“It was he who spawned the joke in which an aide asks if he had seen the Austria-Hungary football match the night before.

    The deadpan reply: “No, whom were we playing?”

  • Farkas László

    I apologise, posted to wrong thread above!

    • Szabad Ember

      It was still funny!

  • a hungarian nobelman

    “Hunyadi, a Hungarian nobleman and warlord”

    The Hunyadi family were a noble family in the medieval Kingdom of Hungary, of Wallachia (Romanian)origin according to the majority of sources.

  • Attila

    A Hungarian none the less!!!

  • djoci

    Should we be more PC about him? What about this one: “Hunyadi, a nobleman and warlord contracted by the Kingdom of Hungary to take care of the defence against the Ottoman Empire.” 🙂

  • Bookworm

    Vikin@July6. Please see below re> ‘the use of mercenaries’.
    “Hunyadi provisioned and armed the fortress of that city, collected a considerable army of mercenaries, and was joined by a poorly equipped and ragged army of peasants. This untrained army, with the aid of Hunyadi’s troops, won one of the most remarkable victories in the history of Turkish wars, on July 22, 1456. Not only was the siege raised, but the relieving forces actually made sorties into the enemy camp. A few days later Hunyadi died of an epidemic that had broken out among the troops. The military success remained unexploited, though not without consequences; Hungary was saved from Ottoman conquest for 70 years.”

  • Farkas László

    Hi Viking,

    The use of mercenaries goes back to the founding of the nation. Many of the Árpád dynasty kings resorted to mercenary knights, especially Germans. The problem with these guys is that instead of cash (which was not a plentiful commodity back then) they wanted spoils in the form of land and peasants. Thus a 1,000 ambitious knights could end up costing the king a whole county!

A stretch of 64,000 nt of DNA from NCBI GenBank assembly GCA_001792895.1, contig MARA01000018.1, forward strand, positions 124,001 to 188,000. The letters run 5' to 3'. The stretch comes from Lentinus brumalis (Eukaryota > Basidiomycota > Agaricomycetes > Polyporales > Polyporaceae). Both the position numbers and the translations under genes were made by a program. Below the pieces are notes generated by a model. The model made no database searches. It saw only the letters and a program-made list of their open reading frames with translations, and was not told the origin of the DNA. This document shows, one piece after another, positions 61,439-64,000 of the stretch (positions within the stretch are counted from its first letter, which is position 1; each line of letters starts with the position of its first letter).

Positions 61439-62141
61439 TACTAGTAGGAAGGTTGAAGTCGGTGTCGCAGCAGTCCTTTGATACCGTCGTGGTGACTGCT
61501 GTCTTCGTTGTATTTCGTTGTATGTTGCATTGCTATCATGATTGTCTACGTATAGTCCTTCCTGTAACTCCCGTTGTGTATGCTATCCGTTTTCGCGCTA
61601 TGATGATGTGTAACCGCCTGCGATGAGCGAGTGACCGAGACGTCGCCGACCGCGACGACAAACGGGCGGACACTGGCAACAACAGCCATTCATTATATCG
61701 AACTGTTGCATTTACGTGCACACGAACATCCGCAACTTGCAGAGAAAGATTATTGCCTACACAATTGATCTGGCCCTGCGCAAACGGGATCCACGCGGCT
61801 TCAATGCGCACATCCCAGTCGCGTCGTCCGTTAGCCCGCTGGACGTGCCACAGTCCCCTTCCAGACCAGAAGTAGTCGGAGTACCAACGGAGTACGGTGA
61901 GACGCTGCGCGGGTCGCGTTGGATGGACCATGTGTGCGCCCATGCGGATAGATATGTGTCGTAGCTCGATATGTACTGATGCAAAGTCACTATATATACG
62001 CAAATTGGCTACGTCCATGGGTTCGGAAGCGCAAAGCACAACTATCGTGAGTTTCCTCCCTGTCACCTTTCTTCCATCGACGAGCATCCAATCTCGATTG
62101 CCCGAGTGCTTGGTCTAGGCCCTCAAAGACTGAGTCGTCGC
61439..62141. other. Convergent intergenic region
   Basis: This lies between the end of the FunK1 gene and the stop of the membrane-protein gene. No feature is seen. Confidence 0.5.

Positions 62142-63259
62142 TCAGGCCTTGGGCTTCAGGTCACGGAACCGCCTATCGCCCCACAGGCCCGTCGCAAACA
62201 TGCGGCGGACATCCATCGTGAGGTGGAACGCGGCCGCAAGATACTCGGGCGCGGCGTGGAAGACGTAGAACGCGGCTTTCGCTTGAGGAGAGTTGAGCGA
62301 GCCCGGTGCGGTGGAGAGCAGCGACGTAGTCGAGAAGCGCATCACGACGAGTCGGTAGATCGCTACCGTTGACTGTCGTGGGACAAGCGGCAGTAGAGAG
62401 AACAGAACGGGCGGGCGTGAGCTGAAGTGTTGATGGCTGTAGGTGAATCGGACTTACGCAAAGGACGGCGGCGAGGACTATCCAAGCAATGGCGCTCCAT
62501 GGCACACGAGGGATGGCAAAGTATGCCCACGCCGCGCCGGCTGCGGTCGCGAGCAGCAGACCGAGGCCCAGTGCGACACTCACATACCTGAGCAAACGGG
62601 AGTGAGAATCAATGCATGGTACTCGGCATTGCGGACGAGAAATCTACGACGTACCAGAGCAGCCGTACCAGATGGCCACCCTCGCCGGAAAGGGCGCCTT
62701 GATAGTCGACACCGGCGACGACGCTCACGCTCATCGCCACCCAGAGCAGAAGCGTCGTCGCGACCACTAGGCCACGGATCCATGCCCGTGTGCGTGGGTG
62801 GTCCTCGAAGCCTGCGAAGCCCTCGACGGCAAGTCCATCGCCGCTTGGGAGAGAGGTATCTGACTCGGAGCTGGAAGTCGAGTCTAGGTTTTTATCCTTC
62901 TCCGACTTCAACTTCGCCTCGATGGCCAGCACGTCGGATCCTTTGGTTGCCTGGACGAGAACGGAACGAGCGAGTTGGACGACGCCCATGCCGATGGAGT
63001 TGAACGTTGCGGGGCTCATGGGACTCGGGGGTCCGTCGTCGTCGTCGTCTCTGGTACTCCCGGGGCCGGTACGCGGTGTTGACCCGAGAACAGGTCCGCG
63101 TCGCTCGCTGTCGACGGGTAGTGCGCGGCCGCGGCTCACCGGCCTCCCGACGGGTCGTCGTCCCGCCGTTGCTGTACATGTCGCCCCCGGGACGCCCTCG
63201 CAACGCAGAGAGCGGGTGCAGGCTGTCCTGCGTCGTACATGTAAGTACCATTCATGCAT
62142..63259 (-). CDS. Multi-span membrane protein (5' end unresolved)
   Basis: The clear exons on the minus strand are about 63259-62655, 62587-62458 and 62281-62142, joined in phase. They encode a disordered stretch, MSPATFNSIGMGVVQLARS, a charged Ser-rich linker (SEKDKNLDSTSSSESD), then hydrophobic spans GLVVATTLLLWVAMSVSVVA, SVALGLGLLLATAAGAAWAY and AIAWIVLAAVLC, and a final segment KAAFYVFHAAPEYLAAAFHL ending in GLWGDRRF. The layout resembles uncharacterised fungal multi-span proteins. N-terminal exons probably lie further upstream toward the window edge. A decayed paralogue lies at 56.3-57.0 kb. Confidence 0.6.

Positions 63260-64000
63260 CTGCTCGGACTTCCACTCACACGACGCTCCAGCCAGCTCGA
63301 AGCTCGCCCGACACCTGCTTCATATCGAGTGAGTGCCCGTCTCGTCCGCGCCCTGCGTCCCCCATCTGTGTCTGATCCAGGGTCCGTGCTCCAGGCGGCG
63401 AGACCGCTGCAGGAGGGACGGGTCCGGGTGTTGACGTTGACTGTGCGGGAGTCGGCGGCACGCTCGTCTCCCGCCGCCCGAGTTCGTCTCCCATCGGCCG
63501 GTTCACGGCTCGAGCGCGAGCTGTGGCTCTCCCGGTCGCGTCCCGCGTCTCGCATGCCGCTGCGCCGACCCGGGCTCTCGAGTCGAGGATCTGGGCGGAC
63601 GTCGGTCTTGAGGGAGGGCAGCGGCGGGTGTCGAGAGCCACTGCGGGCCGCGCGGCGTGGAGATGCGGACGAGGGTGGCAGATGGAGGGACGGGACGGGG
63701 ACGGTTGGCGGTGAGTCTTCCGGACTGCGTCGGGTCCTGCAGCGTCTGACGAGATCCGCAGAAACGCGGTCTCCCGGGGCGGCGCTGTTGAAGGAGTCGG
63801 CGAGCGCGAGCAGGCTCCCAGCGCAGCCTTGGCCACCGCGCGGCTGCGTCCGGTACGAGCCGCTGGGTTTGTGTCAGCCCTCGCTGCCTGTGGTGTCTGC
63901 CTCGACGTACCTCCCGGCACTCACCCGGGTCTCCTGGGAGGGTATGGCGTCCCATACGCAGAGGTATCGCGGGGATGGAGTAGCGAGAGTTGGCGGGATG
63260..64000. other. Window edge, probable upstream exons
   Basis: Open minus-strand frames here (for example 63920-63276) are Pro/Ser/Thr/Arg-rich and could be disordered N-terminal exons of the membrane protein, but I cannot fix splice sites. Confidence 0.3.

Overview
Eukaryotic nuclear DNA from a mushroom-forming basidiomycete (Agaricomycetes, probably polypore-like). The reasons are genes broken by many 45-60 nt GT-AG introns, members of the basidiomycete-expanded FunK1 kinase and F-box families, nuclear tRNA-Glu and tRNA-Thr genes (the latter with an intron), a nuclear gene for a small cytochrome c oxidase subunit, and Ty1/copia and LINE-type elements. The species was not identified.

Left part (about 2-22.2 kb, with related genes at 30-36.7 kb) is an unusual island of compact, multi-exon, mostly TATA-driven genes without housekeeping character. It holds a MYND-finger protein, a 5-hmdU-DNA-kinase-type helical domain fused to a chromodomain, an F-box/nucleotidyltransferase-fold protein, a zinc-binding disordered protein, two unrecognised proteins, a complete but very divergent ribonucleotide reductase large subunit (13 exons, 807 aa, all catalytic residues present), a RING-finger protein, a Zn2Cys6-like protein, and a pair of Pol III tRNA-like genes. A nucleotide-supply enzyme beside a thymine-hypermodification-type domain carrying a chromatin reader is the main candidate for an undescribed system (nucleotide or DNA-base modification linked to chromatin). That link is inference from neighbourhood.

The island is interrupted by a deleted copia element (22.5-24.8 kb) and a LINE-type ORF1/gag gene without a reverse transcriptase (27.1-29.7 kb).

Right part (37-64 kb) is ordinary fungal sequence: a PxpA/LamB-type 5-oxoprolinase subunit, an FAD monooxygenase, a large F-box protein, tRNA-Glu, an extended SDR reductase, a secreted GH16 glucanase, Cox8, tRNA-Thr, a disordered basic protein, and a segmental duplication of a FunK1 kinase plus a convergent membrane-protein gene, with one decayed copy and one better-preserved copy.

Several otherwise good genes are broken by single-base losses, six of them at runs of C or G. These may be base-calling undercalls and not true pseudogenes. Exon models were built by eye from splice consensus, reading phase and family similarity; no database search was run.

Those early kings failed to make the progression to a popular army. The idea that an army should fight out of patriotic duty and not for spoils had not yet taken hold. Also, there was no system of public finance with which to maintain the standing army of 100,000 or so, along with reservists that the proper defense of the country would have required.

    The old medieval upper class would have viewed the idea of a 200,000 mostly peasant men, armed with crossbows, with utter horror. Pity, it’s just the sort of thing that would have filled the Mongol and Turkish invaders with horror as well.

  • Robbie Hood

    The peasants had nothing, and even less, after any war whichever side won.
    That’s why communism eventually took a hold to the detriment of us all; except the party faithful
    in the shape of commissars etc., that became the new elite whilst executing most of the nobility/aristocracy and squashing the bourgeoisie (private endeavor) and installing state-regulated alternatives from Soviet Russia the motherland of communism.

    Hungary suffered, and suffered, because of communism and nazism, and had plenty of home-bred rogues such as Bela Kun, and Rakosi, to ensure the communist false doctrines were maintained ultimately stifling this land and its people.